Fluorescent Probe for Bad Cooking Oil in the Portable Platform
[POSTECH professor Young-Tae Chang’s research team develops a fluorescent molecular sensor for detecting bad cooking oils.]
[The novel technology enables anyone to easily measure the cooked time for all kinds of cooking oils.]
How clean are the cooking oils we use in our homes? What about the cooking oils used at restaurants? Recently, a team of researchers at POSTECH – often called ‘fluorescent alchemists’ – has developed a straightforward and highly sensitive technology that detects bad cooking oils.
A research team led by Professor Young-Tae Chang of the Department of Chemistry at POSTECH (Associate director of Center for Self-assembly and Complexity at the Institute for Basic Science (IBS)) and Dr. Xiao Liu of IBS has developed the fluorescent molecular probe, BOS (Bad Oil Sensor), for highly sensitive detection of bad cooking oils for the first time in the world. Fluorescent sensors are photoluminescent sensors that indicate whether a specific ion or substance is detected through a light signal.
The research findings from this study were recently published in the international journal Sensors and Actuators B.
When cooking oil is used for an extended period, harmful chemicals are generated. Unfortunately, some of this adulterated oil is used to make food and sold to consumers. However, the conventional detection method is not easily accessible to the public because it requires expensive equipment and professional skills. Moreover, it is merely an indirect method that measures only the acidity of bad cooking oils or detects impurities added during the cooking process, rendering it difficult to apply to all types of oils.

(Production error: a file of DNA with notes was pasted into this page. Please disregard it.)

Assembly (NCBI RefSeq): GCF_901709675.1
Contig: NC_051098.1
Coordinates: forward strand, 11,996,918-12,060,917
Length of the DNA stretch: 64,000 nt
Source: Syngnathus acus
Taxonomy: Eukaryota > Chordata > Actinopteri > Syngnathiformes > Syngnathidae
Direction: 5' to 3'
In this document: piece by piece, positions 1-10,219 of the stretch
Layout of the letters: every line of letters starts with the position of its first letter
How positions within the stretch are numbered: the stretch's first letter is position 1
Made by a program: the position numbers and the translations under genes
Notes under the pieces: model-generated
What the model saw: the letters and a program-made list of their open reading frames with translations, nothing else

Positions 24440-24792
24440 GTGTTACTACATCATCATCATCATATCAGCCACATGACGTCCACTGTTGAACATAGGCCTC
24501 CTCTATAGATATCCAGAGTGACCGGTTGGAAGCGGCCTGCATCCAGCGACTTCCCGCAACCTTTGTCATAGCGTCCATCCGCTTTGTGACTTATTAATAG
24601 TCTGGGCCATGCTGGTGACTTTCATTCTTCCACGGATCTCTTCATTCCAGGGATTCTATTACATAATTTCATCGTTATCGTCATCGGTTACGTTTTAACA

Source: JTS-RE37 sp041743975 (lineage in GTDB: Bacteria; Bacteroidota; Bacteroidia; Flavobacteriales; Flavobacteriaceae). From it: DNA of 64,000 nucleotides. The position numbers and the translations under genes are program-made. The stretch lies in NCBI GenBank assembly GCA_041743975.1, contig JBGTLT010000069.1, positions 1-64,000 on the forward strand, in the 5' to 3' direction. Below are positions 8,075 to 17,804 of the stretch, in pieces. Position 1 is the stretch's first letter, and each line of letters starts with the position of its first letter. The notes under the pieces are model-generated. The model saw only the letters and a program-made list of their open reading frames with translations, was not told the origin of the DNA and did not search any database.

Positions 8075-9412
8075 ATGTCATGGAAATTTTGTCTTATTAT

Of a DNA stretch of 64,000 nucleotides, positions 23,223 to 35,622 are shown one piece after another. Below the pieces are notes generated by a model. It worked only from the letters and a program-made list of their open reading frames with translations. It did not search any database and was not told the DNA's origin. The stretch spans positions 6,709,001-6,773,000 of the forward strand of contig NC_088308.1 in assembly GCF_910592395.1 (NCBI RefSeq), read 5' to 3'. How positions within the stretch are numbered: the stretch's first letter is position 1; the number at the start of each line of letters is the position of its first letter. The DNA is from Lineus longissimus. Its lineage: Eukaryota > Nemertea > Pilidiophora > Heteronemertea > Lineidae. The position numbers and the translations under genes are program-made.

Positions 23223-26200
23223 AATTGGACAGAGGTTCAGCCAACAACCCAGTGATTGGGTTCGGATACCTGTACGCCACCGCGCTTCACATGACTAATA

To improve the detection method, the research team fabricated a fluorescent molecular sensor that anyone can easily use to accurately measure the cooking extent. This sensor uses a dual turn-on method that detects both the viscosity and acidity that inevitably change during the cooking process. It is able to accurately measure how long the cooking oil was used regardless of the ingredient, and even detects a small amount of bad oil mixed with fresh oil.
The research team also developed a portable platform named Bad Oil Sensing System (BOSS) for immediate use, which is expected to be a widely applicable tool to monitor the quality of cooking oil by consumers and the food industry.
This study was conducted with the support from IBS and a patent for the technology has been recently registered.